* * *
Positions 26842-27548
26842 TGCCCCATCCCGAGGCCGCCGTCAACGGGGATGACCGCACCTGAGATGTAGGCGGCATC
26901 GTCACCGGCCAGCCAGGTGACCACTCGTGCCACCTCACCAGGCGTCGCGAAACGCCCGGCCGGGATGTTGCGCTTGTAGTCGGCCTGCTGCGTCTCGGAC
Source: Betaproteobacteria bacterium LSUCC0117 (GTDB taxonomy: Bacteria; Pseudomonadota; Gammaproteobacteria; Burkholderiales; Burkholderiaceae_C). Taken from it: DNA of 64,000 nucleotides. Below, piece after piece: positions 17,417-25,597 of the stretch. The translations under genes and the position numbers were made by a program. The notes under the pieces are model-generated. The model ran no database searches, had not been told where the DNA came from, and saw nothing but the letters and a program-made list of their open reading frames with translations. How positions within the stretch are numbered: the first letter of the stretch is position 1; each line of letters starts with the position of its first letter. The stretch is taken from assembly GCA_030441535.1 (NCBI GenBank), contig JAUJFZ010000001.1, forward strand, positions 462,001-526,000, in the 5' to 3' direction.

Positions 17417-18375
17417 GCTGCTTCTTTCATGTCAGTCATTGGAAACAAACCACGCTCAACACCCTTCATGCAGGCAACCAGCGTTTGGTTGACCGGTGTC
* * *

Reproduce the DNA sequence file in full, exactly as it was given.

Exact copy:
Positions 26842-27548
26842 TGCCCCATCCCGAGGCCGCCGTCAACGGGGATGACCGCACCTGAGATGTAGGCGGCATC
26901 GTCACCGGCCAGCCAGGTGACCACTCGTGCCACCTCACCAGGCGTCGCGAAACGCCCGGCCGGGATGTTGCGCTTGTAGTCGGCCTGCTGCGTCTCGGAC
Source: Betaproteobacteria bacterium LSUCC0117 (GTDB taxonomy: Bacteria; Pseudomonadota; Gammaproteobacteria; Burkholderiales; Burkholderiaceae_C). Taken from it: DNA of 64,000 nucleotides. Below, piece after piece: positions 17,417-25,597 of the stretch. The translations under genes and the position numbers were made by a program. The notes under the pieces are model-generated. The model ran no database searches, had not been told where the DNA came from, and saw nothing but the letters and a program-made list of their open reading frames with translations. How positions within the stretch are numbered: the first letter of the stretch is position 1; each line of letters starts with the position of its first letter. The stretch is taken from assembly GCA_030441535.1 (NCBI GenBank), contig JAUJFZ010000001.1, forward strand, positions 462,001-526,000, in the 5' to 3' direction.

Positions 17417-18375
17417 GCTGCTTCTTTCATGTCAGTCATTGGAAACAAACCACGCTCAACACCCTTCATGCAGGCAACCAGCGTTTGGTTGACCGGTGTC